“This has led to the clearing of under-utilized land in pockets of the city to create new urban designs with a modern architectural language which does not have to respond to a strong and existing architectural character that needs to be preserved or conserved. This also has led to the improvement of infrastructure and the recreational facilities which shapes the urban architectural form,” added Hettipathirana.

“Like Colombo, every rural township area in Sri Lanka will develop at its own speed. But each of these towns will evolve under different forces that drive their development. This makes it interesting and gives each township its own identity in terms of their architectural character.

None of these individual townships should copy or follow the same architectural trends that we see in Colombo - its changing skyline and trends that will emerge in times to come,” Hettipathirana stated.

With the opening of Port City we can expect more international business to come into Colombo.

“I foresee that Colombo will rapidly develop for the next two to three decades. The changes we can presume, would be similar to many of the post war economies in the rest of the world.

Sri Lanka has the potential to develop as a major service hub and an attractive tourist destination. The Port City will change the skyline of Colombo. We can expect that this will be propelled with the development happening among the regional giants India and China,” explained Hettipathirana.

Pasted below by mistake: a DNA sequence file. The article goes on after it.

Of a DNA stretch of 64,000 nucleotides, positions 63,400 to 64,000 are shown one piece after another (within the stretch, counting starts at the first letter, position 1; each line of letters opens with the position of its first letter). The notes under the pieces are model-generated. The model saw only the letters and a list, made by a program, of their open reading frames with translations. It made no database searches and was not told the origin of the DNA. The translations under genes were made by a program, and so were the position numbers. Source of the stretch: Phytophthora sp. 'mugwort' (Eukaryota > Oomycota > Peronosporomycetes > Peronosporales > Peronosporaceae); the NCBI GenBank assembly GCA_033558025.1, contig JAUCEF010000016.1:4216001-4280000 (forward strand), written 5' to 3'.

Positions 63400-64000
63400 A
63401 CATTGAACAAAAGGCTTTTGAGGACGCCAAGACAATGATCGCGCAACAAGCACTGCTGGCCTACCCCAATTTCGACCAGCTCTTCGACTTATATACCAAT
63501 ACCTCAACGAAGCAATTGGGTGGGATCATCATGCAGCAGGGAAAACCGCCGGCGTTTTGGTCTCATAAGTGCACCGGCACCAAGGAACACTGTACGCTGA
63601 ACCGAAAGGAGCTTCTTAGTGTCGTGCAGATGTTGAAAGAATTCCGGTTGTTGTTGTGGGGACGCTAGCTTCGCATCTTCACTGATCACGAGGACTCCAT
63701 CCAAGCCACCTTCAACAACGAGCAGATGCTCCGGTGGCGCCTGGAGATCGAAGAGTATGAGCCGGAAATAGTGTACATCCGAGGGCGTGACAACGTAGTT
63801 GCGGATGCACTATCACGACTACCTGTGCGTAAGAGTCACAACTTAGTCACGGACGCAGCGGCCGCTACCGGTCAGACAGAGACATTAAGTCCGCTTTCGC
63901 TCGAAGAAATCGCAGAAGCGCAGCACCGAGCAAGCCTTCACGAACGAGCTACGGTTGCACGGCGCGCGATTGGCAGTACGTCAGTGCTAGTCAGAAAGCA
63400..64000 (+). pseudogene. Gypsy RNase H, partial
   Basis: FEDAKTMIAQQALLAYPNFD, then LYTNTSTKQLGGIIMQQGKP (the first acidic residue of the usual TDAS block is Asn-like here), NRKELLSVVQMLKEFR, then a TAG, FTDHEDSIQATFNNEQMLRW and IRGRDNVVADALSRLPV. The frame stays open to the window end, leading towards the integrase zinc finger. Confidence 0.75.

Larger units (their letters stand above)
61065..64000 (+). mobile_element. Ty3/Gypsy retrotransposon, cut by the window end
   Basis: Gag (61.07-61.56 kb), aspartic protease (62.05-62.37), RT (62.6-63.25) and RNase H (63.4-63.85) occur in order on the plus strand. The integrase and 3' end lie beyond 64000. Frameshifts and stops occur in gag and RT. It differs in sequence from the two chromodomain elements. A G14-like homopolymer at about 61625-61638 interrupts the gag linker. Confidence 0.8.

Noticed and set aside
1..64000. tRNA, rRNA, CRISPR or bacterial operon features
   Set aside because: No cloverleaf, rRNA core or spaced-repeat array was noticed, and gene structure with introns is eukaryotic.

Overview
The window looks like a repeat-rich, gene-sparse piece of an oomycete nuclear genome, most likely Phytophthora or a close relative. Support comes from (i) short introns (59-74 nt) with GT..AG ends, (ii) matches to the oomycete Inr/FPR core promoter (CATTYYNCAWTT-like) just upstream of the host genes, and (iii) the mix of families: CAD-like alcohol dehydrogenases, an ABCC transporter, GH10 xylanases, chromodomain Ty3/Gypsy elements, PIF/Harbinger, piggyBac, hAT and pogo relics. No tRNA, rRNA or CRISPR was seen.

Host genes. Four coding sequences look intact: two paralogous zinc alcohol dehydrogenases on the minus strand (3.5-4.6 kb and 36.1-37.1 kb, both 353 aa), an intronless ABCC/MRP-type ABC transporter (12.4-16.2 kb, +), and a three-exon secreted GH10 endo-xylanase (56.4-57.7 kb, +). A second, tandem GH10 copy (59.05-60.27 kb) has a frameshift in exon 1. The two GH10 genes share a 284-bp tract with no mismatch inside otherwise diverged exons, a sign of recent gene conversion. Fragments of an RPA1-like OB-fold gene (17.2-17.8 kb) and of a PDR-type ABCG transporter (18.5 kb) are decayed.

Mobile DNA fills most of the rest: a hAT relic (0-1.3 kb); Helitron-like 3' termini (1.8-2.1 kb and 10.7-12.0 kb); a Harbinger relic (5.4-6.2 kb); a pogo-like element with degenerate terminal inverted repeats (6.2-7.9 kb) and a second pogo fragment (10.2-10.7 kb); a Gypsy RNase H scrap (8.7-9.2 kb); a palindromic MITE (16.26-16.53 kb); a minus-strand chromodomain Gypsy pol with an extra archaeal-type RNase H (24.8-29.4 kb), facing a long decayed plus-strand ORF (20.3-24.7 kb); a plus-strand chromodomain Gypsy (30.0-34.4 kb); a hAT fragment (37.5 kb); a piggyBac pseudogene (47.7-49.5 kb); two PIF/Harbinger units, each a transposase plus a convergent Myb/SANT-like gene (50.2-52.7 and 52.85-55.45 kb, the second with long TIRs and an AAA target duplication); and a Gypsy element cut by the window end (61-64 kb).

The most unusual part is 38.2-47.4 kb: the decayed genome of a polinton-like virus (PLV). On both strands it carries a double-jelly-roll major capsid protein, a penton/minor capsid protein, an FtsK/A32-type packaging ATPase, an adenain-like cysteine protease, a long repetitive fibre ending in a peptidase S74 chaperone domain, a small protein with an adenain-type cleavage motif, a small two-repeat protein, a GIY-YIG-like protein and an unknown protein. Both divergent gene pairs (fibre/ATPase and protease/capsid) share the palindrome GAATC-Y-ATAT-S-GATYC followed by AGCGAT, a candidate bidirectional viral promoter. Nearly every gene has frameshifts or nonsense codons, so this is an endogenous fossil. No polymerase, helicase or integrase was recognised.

Colombo city needs to be equipped with the required commercial, residential, administrative services with the recreational buildings and spaces to meet the future demands. Sri Lanka is a hot and humid country located in the tropics.

The buildings will more or less respond to the same climatic elements. We can assume that most of these building will have a similar identity as the climate is a very strong context, which generates its architecture and every building has to respond to it in order to generate its architecture. The Artisans of this country need to revisit the many junctures where the evolution of Sri Lankan traditional architecture got hindered due to external influence. We need to adapt to the fast and developing industry.

However the way forward should be to use the traditional details in today’s architecture and let it evolve with time and the latest technology.